Turkish FM to discuss Muslum extradition with his German counterpart

Turkish Foreign Minister Mevlüt Çavuşoğlu on Monday told reporters that he is to address the extradition matter of the former co-leader of PYD/PKK terrorist group Salih Muslum with his German counterpart on Tuesday.

"Our efforts [for the extradition of Muslum] are not limited only to the Czech Republic or Germany. We will follow Salih Muslum wherever he goes," he said in the capital Ankara.

Turkey has demanded his arrest and extradition to Turkey, the sources, who spoke on condition of anonymity because of restrictions on talking to the media, said.

Muslum was arrested on Feb. 25 in Prague after Turkey called on the Czech Republic to arrest the ex-terrorist leader.

On Feb. 27, Muslum was set free by a Czech court despite the fact that a high court in Ankara has filed a case against him for a deadly attack carried out in the capital in 2016.

The high court had also issued an arrest warrant for Muslum, and asked Interpol to issue a red notice against him.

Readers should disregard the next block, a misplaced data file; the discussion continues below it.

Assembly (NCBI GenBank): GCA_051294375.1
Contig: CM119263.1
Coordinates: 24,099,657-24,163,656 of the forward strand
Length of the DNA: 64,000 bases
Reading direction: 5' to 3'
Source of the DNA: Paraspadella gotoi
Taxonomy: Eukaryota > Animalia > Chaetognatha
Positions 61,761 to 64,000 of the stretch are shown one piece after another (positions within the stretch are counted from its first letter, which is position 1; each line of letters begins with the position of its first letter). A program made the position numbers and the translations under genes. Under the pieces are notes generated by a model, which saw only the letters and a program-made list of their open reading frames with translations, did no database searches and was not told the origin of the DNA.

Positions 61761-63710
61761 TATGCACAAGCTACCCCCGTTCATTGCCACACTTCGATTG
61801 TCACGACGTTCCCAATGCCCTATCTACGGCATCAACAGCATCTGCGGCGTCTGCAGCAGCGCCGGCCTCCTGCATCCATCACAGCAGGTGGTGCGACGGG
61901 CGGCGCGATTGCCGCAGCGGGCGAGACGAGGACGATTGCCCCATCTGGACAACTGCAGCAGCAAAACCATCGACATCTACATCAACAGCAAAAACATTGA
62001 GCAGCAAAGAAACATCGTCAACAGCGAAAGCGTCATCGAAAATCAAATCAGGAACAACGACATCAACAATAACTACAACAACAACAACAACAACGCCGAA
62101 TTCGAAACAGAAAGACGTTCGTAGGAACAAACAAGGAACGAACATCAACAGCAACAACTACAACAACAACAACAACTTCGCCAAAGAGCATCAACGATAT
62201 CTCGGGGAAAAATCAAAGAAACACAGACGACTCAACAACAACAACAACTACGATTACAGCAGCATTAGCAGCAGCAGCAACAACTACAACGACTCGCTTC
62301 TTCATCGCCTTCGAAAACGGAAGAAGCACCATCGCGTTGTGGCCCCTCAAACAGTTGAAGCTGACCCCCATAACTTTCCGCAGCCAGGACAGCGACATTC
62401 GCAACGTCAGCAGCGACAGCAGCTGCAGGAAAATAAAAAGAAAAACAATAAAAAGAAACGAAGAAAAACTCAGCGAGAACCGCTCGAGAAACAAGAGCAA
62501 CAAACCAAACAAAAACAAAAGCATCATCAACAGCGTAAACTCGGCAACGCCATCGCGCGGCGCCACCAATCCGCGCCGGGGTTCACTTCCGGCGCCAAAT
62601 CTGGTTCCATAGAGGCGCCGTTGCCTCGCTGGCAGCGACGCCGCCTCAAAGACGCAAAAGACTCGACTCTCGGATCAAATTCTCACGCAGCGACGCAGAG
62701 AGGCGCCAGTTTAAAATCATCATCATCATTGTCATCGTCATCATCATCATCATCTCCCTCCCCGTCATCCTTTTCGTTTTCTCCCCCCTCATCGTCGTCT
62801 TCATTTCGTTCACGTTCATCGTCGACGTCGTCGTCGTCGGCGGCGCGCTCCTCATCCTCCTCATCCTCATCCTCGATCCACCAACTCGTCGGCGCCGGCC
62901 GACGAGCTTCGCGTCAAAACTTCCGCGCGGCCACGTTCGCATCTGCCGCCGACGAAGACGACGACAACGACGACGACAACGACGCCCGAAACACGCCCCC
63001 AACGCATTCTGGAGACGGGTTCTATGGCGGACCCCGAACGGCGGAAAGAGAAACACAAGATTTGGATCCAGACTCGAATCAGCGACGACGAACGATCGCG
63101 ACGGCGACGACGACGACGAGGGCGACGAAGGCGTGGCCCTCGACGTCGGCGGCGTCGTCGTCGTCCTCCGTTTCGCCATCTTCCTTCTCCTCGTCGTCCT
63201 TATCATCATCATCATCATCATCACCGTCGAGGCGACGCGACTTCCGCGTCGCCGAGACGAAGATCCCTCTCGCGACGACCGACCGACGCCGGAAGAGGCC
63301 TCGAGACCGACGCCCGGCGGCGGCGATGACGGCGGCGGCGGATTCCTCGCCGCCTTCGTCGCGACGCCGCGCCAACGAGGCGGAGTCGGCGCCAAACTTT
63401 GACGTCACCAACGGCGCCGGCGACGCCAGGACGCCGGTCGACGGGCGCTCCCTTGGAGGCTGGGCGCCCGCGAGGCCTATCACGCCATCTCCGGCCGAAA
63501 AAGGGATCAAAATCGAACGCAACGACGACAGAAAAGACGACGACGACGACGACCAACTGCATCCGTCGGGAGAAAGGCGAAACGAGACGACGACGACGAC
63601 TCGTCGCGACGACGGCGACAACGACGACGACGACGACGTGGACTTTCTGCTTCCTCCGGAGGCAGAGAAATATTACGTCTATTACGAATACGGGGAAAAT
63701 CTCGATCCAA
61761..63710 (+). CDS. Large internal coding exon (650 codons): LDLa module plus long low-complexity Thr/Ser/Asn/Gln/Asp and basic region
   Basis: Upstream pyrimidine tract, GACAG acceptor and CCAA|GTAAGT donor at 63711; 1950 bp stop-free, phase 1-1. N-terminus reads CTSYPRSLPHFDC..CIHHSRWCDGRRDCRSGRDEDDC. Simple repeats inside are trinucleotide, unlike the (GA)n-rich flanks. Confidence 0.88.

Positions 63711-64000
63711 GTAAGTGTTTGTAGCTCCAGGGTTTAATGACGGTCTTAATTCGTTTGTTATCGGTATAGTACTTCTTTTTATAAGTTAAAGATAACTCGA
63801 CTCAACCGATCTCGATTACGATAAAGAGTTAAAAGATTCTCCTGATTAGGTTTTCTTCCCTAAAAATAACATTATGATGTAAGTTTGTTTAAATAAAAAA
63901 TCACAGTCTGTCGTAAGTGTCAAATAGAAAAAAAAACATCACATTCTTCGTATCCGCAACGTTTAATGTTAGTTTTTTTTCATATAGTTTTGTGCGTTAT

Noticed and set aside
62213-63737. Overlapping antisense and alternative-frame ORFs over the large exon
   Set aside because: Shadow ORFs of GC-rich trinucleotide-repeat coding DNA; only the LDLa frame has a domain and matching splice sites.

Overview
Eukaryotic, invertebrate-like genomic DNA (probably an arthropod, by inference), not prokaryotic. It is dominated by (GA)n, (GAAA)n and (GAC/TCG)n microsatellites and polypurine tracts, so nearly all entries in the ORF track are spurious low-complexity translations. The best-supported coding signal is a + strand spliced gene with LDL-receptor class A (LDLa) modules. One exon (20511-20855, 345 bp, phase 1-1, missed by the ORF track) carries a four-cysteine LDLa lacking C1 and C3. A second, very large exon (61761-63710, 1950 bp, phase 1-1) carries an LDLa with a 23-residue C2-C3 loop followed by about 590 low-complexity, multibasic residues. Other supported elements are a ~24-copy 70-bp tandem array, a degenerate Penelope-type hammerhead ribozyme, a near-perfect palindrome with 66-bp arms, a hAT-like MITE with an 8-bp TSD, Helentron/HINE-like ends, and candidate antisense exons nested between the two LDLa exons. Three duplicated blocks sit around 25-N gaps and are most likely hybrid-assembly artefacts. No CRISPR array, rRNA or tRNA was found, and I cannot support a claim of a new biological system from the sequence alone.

The Turkish Interior Ministry has also offered a bounty of nearly $1 million for the arrest of Muslum, who is listed as a most wanted terrorist.

Muslum was reportedly last seen in Germany.

Muslum is being sought on charges of disrupting the unity and territorial integrity of the state, homicide, attempted homicide, damaging public property, and transporting hazardous substances.

The March 13, 2016, attack at Guven park in Ankara's Kizilay -- a popular shopping area -- had been carried out using an explosives-laden vehicle, which left 37 people dead and dozens others injured.

The PYD/PKK is a Syrian offshoot of the PKK which has been designated as a terrorist organization by Turkey, the U.S. and the EU.

Çavuşoğlu also addressed Turkish-U.S. relations. The foreign minister said the first meeting held to mend bilateral ties would take place on March 8-9 in Washington.

He announced that he would visit Washington on March 19.

"Matters that have been mentioned will be assessed in detail [...] As you know, Manbij [in Syria] is the priority. The matter of counterterrorism is another one."

Relations between the two NATO allies have been strained over U.S. support for the terrorist group PYD/PKK in northern Syria. The U.S. views the group as a "reliable partner" in the fight against Daesh, against strong Turkish objections.

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